• Shoreline aquatic enhancements and site landscaping, including substantial tree coverage; and
  • An elevated boardwalk linking two the piers and Sakuma Viewpoint.
A rendering of what the interpretative boardwalk. (City of Seattle / Walker Macy)
A rendering of what the interpretative boardwalk. (City of Seattle / Walker Macy)
A rendering of beach and water access. (City of Seattle / Walker Macy)
A rendering of beach and water access. (City of Seattle / Walker Macy)
A rendering of hand-carry boat ramp. (City of Seattle / Walker Macy)
A rendering of hand-carry boat ramp. (City of Seattle / Walker Macy)

Circulation throughout most of the site would be accessible to those with mobility challenges. The only portion remaining inaccessible would the pier and hand-carry boat ramp that extend from the descending walkway, which are the result of topography changes of the terrace. The overall design allows for flowing access around the site and creates two key focal points with the main axis centered on the pavilion to Portage Bay and the largest pier.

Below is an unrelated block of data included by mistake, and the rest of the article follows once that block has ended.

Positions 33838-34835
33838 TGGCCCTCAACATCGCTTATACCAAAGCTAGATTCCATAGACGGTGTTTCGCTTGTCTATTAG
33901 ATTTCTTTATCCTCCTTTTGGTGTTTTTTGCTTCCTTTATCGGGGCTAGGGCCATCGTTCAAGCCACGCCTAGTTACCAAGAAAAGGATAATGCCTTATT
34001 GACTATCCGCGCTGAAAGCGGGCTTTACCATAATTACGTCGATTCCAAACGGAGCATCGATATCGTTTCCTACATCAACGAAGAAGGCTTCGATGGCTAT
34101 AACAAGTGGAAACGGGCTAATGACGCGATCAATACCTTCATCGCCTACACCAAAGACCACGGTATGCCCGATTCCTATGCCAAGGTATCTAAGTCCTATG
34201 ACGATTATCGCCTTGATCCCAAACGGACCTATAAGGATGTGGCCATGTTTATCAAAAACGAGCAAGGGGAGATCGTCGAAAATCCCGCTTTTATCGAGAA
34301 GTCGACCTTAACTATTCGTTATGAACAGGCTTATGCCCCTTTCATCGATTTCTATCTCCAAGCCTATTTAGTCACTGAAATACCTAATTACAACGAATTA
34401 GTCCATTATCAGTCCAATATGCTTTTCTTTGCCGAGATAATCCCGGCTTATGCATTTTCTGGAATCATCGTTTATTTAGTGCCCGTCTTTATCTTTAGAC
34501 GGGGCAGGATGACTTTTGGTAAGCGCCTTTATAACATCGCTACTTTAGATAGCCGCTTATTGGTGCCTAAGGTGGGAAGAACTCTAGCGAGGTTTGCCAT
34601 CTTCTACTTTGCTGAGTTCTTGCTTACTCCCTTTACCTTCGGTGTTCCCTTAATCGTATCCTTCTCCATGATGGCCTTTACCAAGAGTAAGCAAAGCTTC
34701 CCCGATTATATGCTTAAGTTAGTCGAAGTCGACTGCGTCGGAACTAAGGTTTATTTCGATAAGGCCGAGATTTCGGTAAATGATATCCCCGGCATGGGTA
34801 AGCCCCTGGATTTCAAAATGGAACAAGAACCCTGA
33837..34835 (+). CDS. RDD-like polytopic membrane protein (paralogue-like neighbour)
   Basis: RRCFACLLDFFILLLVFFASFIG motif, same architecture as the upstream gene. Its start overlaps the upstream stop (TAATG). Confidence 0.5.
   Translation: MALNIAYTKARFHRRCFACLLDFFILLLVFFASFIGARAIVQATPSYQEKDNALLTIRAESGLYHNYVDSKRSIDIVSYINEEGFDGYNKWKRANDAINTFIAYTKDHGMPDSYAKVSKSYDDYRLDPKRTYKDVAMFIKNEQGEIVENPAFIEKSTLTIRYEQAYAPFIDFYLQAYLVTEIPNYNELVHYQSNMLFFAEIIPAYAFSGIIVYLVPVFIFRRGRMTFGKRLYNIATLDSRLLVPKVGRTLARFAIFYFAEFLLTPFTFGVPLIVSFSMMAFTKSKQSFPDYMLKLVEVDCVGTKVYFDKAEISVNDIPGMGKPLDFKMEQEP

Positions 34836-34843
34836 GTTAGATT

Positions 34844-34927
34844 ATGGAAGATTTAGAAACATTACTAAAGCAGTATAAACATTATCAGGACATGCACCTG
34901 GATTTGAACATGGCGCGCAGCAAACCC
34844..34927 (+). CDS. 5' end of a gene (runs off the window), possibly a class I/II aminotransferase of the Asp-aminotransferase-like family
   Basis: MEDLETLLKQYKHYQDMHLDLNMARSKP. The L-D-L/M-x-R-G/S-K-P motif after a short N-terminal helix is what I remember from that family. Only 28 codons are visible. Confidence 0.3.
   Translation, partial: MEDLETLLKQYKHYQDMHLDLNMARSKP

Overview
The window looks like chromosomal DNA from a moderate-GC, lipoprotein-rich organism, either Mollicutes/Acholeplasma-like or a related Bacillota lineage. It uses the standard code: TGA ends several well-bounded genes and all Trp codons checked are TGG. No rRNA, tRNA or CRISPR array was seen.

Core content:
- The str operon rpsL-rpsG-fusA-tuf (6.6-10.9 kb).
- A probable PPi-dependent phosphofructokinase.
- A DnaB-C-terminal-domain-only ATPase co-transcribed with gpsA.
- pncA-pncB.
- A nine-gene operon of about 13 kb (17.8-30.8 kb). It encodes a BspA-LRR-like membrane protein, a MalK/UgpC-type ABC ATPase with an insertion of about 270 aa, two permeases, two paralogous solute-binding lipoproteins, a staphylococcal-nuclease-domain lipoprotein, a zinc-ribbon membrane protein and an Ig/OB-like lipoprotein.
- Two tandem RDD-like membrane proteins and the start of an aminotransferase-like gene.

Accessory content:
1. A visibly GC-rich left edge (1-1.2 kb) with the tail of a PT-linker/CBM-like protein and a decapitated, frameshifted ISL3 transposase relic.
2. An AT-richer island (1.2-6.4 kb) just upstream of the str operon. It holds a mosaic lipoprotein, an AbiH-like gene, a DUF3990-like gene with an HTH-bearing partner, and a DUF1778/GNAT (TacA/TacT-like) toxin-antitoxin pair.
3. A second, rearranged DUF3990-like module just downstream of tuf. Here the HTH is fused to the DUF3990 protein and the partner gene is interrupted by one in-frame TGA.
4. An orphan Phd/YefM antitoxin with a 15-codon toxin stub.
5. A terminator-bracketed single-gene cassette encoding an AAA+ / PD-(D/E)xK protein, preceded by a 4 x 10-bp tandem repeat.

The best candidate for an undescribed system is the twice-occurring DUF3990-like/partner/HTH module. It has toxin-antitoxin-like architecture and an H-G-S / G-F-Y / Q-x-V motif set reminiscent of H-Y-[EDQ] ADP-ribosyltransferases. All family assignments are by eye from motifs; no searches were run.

Public Feedback

In February, planners and architects unveiled the early design concepts to gather feedback on community priorities. A public meeting was held on February 9th and an online open house followed shortly thereafter on February 18th. Comments varied among the public, but some included the following:

  • A need for restrooms in the park;
  • Celebration and interpretation of Native American history;
  • Low lighting levels and containing noise during the night;
  • The impacts of water level fluctuations on shoreline and plantings;
  • Incorporation of ADA facilities to accommodate users with mobility challenges; and
  • Easy access to drop-off and pick-up kayaks and hand-carried boats.

Seattle Design Commission

60% design concept for materials of Portage Bay Park. (City of Seattle / Walker Macy)
60% design concept for materials of Portage Bay Park. (City of Seattle / Walker Macy)

In August, SPR presented the 60% design to the Seattle Design Commission. Comments from the Commissioners on the proposed design were largely positive with only seven key recommendations for SPR to further consider before returning to SDC at 90% design. Some of the key points raised are the following:

Commissioners are concerned with the lack of definition along Boat Street and encouraged the project team to design along the street edge so that it differentiates the space from the surrounding campus.